• If you are 18 or older and are able to make decisions for yourself, you may create an Advance Directive. An Advance Directive is a written or spoken plan that tells us what treatments you want or do not want. It also tells us who should make decisions for you if you are unable to tell us yourself. If you want, we will help you create an Advance Directive
  • If you are 18 or older and are able to make decisions for yourself, you have the right to approve or refuse any part of your medical treatment. If you are younger than 18 and wish to say no to any part of your care, we will discuss this with you and others as needed.
  • If you are 18 or older and are not able to make decisions for yourself, we will talk with your legal guardian or designated representative to make decisions that are in your best interest.
  • You may request a chaperone for physical examinations. If you have any concerns regarding the conduct or examinations by our staff, please report this to us. You may also report to the state’s child protective services hotline or the agencies included here.

Your responsibilities as a patient

There are things only you can tell us. So we can give you good and safe care, it is important you tell us:

  • Why you are here.
  • How you feel.
  • If you have pain and where.
  • What others have done to help you feel better.
  • What you and your family do at home to help you feel better.
  • If you don’t understand something.
  • If you have concerns about your care.
  • If there is something on your mind.
  • If you need help following your plan of care or keeping your appointments.

Questions or concerns?

If you think we have not kept our promises, please tell us so we can try to make things better. You may also ask to talk to a member of the Ethics Committee at any time if you have a problem with treatment decisions.

Financial assistance

Every sick child deserves care. Financial counselors may be able to help families find funds to help cover the cost of medical services.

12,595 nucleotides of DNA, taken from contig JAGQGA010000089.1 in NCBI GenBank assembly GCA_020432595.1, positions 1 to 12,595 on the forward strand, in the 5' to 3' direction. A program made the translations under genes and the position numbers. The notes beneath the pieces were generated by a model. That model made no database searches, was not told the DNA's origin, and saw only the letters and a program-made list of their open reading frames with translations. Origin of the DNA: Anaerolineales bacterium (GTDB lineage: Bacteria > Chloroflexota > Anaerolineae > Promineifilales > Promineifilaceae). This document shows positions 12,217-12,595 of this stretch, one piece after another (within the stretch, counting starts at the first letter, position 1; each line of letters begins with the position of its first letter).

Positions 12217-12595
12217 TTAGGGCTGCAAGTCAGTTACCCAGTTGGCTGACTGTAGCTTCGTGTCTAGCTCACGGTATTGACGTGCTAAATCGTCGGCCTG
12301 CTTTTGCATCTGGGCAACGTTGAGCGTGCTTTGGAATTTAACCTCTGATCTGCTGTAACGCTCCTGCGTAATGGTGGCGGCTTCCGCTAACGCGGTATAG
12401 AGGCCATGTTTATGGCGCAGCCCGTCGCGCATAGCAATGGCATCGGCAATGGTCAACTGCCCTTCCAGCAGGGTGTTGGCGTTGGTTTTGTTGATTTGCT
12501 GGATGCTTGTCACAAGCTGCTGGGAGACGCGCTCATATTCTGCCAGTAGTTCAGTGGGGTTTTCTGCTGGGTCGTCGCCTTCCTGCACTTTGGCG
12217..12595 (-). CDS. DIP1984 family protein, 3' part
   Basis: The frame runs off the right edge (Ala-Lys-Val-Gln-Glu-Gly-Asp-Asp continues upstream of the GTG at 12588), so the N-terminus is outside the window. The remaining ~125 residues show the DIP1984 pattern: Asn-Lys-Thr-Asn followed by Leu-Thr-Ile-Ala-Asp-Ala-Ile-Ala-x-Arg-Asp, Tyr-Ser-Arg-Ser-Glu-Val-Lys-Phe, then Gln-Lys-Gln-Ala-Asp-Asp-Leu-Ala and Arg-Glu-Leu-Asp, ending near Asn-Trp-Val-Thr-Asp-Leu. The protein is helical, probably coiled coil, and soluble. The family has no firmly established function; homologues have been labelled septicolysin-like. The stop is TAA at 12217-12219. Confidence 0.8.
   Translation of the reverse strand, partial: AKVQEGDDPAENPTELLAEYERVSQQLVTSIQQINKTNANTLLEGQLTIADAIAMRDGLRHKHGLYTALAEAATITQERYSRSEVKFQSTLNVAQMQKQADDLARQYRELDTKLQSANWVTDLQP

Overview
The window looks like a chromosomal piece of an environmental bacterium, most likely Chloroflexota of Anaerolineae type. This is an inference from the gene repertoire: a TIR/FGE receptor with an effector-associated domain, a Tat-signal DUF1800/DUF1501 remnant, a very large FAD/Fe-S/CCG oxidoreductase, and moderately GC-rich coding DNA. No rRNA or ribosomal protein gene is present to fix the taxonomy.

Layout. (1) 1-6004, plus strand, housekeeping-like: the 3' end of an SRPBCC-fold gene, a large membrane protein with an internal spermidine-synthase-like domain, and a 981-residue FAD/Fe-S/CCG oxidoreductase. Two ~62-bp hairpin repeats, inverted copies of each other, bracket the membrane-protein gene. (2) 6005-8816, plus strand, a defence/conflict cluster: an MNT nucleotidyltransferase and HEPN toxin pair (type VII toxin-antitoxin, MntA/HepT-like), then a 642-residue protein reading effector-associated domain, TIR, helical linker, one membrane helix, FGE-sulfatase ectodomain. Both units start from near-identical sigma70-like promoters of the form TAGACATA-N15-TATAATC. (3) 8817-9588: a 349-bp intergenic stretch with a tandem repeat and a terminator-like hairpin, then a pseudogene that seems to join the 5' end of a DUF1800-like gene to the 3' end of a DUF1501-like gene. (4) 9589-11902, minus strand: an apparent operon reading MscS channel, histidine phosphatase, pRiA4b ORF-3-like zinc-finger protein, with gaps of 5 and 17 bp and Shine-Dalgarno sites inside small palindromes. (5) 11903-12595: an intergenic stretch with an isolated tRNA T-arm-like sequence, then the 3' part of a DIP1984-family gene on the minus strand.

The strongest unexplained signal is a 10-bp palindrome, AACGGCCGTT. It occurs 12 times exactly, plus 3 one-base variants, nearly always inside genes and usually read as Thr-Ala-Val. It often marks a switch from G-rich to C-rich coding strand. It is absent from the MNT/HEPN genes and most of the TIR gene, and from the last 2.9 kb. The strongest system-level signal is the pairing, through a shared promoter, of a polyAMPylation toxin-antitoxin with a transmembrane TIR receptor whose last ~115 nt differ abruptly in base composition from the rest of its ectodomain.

Children’s Mercy gives financial help to those who meet the requirements of the financial assistance policy. Financial counselors are here to help you if you do not have insurance or think you will have trouble paying co-pays, co-insurance, deductibles or other amounts not covered by insurance. A financial counselor will need to get some information from you to determine whether you
may qualify for financial help.

Some of the key requirements are:

  • You must be a resident in the state of Kansas or Missouri.
  • You have a household income (adjusted for family size) of less
    than or equal to 300% of Federal Poverty guidelines.
  • You have used all your resources from all other programs
    (including Medicaid).

Children’s Mercy participates in most insurance plans. Please contact your insurance or managed care provider to verify coverage and visit to learn more.

For more financial assistance information, please visit our Financial Counseling page. All Financial Assistance
forms are available in the languages of English, Spanish, Arabic, Somali, Vietnamese, and Burmese. To contact a financial counselor: call (816) 234-3567.

Meaningful communication

Free aids and services available to people with disabilities to communicate effectively with us, such as:

Free language services to people whose primary language is not English, such as:

For more information please contact us at (816) 234-3474.

Patient advocates

A patient advocate is available to address your concerns and, if needed, assist in filing a grievance. They facilitate communication and involve staff in resolving issues related to the patient experience, as well as identify opportunities for organizational improvement.

While we will make every effort to address your concerns, you may also contact one or more of the following agencies: